Save as otherwise expressly provided by this Code no party has any right to be heard either personally or by pleader before any Court exercising its powers of revision; but the Court may, if it thinks fit, when exercising such powers, hear any party either personally or by pleader.
404. Statement by Metropolitan Magistrate of grounds of his decision to be considered by High Court

When the record of any trial held by a Metropolitan Magistrate is called for by the High Court or Court of Session under section 397, the Magistrate may submit with the record a statement setting forth the grounds of his decision or order and any facts which he thinks material to the issue; and the Court shall consider such statement before overruling or setting aside the said decision or order.

405. High Court’s order to be certified to lower Court

When a case is revised under this Chapter by the High Court or a Sessions Judge, it or he shall, in the manner provided by section 388, certify its decision or order to the Court by which the finding sentence or order revised was recorded or passed, and the Court to which the decision or order is so certified shall thereupon make such orders as are conformable to the decision so certified; and, if necessary, the record shall be amended in accordance therewith.

Devider

Chapter XXXI –  Transfer of Criminal Cases [Sec 406 to 421]

Devider

Chapter XXXII

Execution, Suspension, Remission and Commutation of Sentences

A. — Death sentences

413. Execution of order passed under section 368

When in a case submitted to the High Court for the confirmation of a sentence of death, the Court of Session receives the order of confirmation or other order of the High Court thereon, it shall cause such order to be carried into effect by issuing a warrant or taking such other steps as may be necessary.

414. Execution of sentence of death passed by High Court

When a sentence of death is passed by the High Court in appeal or in revision, the Court of Session shall, on receiving the order of the High Court, cause the sentence to be carried into effect by issuing a warrant.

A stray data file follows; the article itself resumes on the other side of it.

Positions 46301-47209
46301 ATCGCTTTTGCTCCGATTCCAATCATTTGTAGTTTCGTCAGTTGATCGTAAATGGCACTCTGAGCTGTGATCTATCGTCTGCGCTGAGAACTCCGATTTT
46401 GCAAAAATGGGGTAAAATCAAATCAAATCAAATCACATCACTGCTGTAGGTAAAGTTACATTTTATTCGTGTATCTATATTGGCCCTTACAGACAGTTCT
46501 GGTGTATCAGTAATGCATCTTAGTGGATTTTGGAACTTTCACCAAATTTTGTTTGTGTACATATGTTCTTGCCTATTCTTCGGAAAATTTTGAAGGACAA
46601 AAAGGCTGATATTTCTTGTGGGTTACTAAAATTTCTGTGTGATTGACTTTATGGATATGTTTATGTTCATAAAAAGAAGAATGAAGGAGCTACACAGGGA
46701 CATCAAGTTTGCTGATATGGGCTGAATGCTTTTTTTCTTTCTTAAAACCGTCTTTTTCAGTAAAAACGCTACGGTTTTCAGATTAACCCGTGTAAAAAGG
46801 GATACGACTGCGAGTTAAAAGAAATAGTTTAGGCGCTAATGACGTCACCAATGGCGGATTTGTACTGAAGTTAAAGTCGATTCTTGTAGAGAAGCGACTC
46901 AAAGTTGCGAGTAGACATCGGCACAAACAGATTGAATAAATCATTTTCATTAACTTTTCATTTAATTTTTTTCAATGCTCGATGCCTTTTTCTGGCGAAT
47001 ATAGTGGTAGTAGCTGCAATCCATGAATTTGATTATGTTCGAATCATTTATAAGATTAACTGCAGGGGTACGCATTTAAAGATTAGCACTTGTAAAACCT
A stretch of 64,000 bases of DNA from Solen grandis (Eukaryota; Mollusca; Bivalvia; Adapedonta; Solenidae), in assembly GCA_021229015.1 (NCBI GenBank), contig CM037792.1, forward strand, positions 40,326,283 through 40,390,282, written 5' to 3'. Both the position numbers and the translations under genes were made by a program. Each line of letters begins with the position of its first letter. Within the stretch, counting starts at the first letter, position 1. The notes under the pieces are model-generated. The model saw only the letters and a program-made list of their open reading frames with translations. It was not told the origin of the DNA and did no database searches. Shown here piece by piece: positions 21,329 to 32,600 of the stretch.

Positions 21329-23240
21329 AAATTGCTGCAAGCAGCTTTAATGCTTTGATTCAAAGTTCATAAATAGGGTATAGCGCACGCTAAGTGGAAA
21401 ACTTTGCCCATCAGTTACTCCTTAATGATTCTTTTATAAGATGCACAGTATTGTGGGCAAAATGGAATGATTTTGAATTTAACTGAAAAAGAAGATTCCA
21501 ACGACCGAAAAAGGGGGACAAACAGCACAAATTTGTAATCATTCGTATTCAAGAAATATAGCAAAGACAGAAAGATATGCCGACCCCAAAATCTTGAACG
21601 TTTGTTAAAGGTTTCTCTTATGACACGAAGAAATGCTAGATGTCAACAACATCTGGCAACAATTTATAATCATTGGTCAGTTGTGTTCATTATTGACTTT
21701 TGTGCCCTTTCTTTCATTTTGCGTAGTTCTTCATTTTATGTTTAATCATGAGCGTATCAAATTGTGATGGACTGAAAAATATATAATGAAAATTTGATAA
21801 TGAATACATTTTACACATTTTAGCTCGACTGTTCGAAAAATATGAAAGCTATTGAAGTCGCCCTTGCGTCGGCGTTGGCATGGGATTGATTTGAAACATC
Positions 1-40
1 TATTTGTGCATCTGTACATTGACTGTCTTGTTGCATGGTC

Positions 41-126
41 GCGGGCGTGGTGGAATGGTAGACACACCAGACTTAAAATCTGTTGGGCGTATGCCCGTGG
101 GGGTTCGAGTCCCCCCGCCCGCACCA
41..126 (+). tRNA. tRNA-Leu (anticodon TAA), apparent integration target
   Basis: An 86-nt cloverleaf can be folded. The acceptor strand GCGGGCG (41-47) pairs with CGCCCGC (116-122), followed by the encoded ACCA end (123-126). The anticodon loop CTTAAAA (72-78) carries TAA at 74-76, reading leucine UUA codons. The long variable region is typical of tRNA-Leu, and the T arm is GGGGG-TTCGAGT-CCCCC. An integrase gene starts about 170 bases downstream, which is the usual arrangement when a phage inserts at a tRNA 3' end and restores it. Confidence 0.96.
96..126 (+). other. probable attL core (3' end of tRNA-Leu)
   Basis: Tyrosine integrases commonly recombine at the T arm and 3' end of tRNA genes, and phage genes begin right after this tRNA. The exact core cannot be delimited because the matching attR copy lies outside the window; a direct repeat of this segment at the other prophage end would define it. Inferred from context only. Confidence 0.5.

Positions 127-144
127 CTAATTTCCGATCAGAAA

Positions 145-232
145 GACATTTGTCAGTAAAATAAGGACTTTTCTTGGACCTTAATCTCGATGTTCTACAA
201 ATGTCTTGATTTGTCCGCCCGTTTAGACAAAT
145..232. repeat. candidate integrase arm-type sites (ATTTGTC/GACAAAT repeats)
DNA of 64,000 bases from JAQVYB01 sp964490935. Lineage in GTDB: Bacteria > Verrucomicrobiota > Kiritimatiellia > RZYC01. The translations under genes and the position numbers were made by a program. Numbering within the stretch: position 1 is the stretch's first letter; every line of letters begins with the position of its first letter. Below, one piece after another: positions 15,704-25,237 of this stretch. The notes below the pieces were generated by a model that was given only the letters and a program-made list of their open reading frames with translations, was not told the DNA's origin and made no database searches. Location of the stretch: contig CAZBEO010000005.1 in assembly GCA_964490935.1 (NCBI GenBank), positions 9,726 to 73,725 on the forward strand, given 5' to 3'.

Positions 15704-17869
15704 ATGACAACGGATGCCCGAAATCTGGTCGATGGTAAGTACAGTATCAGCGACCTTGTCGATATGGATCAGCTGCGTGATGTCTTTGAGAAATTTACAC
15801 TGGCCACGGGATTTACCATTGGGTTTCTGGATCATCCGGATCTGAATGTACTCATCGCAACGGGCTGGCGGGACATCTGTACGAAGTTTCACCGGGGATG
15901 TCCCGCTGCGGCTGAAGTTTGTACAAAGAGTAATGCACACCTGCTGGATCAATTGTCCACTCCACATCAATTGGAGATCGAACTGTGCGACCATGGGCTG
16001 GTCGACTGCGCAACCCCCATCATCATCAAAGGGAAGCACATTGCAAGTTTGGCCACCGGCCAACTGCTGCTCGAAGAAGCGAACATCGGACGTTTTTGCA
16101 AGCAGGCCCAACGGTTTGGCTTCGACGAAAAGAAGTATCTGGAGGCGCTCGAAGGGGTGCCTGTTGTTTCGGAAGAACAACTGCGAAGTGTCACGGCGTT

415. Postponement of execution of sentence of death in case of appeal to Supreme Court

(1)
Where a person is sentenced to death by the High Courtand an appeal from its judgment lies to the Supreme Court under sub-clause (a)or sub-clause (b) of clause (1) of Article 134 of the Constitution, the High Court shall order the execution of the sentence to be postponed until the period allowed for preferring such appeal has expired, or if an appeal is preferred within that period, until such appeal is disposed of.
(2)
Where a sentence of death is passed or confirmed by the High Court, and the person sentenced makes an application to the High Court for the grant of a certificate under Article 132 or under sub-clause (c) of clause (1) of Article134 of the Constitution, the High Court shall order the execution of the sentence to be postponed until such application is disposed of by the High Court, or if a certificate is granted on such application until the period allowed for preferring an appeal to the Supreme Court on such certificate has expired.
(3)
Where a sentence of death is passed or confirmed by the High Court, and the High Court is satisfied that the person sentenced intends to present a petition to the Supreme Court for the grant of special leave to appeal under Article 136of the Constitution, the High Court shall order the execution of the sentence to be postponed for such period as it considers sufficient to enable him to present such petition.
416. Postponement of capital sentence on pregnant woman

If a woman sentenced to death is found to be pregnant, the High Court shall commute the sentence to imprisonment for life.

B. — Imprisonment

417. Power to appoint place of imprisonment

(1) Except when otherwise provided by any law for the time being in force, the State Government may direct in what place any person liable to be imprisoned or committed to custody under this Code shall be confined.
(2) If any person liable to be imprisoned or committed to custody under this Code is in confinement in a civil jail the Court of Magistrate ordering the imprisonment or committal may direct that the person be removed to a criminal jail.
(3) When a person is removed to a criminal jail under sub-section (2), he shall, on being released therefrom, be sent back to the civil jail, unless either—
(a)three years have elapsed since he was removed to the criminal jail, in which case he shall be deemed to have been released from the civil jail under section 58 of the Code of Civil Procedure, 1908 (5 of 1908) or section 23 of the Provincial Insolvency Act, 1920 (5 of 1920), as the case may be; or
(b)the Court which ordered his imprisonment in the civil jail has certified to the officer in charge of the criminal jail that he is entitled to be released under section 58 of the Code of Civil Procedure, 1908 (5 of 1908) or under section 23 of the Provincial Insolvency Act, 1920 (5 of 1920), as the case may be.

418. Execution of sentence of imprisonment

(1)